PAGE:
The buccal device sits between the cheek and gum and releases a drug by a saliva dissolution of a drug containing matrix. Nothing like it currently exists on the U.S. market.
Baker, Ph.D., has disclosed the intellectual property to the UI Research Foundation and filed a provisional patent. He was also awarded FY2015 GAP funding to aid in the development and commercialization of the device.
The GAP funding will allow Baker to gather data to attract further funding and to get the engineering expertise needed to continue developing the device.
Baker’s long-term goal is to partner with a larger pharmaceutical company that will have the resources to finish developing the product.
He became interested in drug discovery research years ago, particularly in anticonvulsants, which share many properties with anesthetics.
“I became aware of a need for rapid drug treatment for epilepsy,” Baker said. “When you’re at home or away from a hospital, there’s a need for a way to urgently, quickly dose a person with an anticonvulsant. From there, I tried to see if I could find a solution to the problem.”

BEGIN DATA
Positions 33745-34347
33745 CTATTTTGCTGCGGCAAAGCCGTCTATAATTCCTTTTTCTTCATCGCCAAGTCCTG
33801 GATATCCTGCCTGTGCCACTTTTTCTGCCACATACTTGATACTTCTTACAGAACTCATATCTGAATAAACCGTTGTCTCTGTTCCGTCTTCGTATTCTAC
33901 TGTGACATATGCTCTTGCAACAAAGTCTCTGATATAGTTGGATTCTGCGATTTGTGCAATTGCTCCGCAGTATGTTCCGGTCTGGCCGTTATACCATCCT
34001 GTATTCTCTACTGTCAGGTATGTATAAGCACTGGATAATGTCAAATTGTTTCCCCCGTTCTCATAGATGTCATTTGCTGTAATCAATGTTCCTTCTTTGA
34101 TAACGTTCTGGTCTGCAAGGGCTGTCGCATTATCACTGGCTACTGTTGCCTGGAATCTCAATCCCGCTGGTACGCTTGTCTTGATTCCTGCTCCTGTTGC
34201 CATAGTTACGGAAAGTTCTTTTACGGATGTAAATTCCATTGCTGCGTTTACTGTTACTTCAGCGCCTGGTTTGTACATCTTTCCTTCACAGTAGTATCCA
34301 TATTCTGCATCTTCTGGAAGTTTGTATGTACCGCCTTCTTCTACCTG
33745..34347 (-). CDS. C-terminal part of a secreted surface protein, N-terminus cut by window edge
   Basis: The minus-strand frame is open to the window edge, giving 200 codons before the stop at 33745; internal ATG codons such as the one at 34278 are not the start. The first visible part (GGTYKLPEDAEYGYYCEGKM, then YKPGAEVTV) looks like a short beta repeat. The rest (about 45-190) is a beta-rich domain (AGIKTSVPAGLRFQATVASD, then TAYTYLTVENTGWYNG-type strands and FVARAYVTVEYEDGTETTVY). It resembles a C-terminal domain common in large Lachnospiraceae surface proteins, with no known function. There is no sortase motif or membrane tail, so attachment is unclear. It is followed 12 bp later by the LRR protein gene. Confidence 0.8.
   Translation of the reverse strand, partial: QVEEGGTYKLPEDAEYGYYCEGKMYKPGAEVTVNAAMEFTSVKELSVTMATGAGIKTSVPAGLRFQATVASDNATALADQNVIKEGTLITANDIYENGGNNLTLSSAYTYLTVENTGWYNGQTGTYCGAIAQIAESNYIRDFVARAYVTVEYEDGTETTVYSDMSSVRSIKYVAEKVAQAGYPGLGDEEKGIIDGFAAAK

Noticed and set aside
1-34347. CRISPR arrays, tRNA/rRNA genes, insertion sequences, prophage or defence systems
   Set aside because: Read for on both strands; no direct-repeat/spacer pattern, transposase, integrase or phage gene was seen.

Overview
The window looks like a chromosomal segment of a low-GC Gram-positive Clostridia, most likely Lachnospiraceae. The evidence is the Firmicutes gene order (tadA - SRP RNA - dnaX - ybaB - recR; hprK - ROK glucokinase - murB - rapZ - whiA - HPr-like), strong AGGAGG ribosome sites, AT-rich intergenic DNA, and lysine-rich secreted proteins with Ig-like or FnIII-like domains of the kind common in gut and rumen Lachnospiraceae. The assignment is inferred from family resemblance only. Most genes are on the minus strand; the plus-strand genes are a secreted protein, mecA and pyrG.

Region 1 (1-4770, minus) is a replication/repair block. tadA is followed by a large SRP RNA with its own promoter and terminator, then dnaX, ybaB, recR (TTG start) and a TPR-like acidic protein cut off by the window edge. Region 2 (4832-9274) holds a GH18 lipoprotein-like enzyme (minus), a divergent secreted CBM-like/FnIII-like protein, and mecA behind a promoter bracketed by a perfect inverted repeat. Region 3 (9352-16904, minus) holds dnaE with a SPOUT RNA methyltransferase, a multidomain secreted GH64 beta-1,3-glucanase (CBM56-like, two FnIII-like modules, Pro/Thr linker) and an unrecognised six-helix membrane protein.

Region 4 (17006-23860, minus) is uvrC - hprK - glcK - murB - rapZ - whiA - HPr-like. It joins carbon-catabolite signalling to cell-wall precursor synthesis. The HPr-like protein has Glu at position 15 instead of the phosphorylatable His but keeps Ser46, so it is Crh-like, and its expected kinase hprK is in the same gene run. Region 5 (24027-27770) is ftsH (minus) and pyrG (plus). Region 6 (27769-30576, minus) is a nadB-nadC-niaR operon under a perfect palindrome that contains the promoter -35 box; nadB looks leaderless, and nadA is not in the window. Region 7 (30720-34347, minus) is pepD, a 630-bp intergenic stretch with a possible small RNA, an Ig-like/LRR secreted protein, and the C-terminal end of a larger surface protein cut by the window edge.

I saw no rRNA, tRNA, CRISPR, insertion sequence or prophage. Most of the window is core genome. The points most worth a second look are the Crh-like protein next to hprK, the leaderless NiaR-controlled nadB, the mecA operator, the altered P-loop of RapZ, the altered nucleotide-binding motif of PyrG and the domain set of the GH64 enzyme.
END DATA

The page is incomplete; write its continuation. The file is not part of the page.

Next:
He would tell other researchers to take the same practical approach and utilize the many resources provided by the university.
“If they think they can solve a healthcare related problem, if they think they have an idea, then they should pursue it,” Baker said. “More than likely, they can find someone that can help them at the university.”
The University of Iowa Research Foundation (UIRF) is a 501C3 corporation that commercializes UI-developed technologies and inventions through licensing and new venture formation, and manages the subsequent revenue stream. The UIRF’s primary functions include identifying and developing new ventures, finding partners for commercializing and intellectual property services. More at https://research.uiowa.edu/uirf/
To view all FY15 GAP awardees, visit http://research.uiowa.edu/impact/news/ui-awards-gap-funding-11-faculty-innovators.
By Anne Easker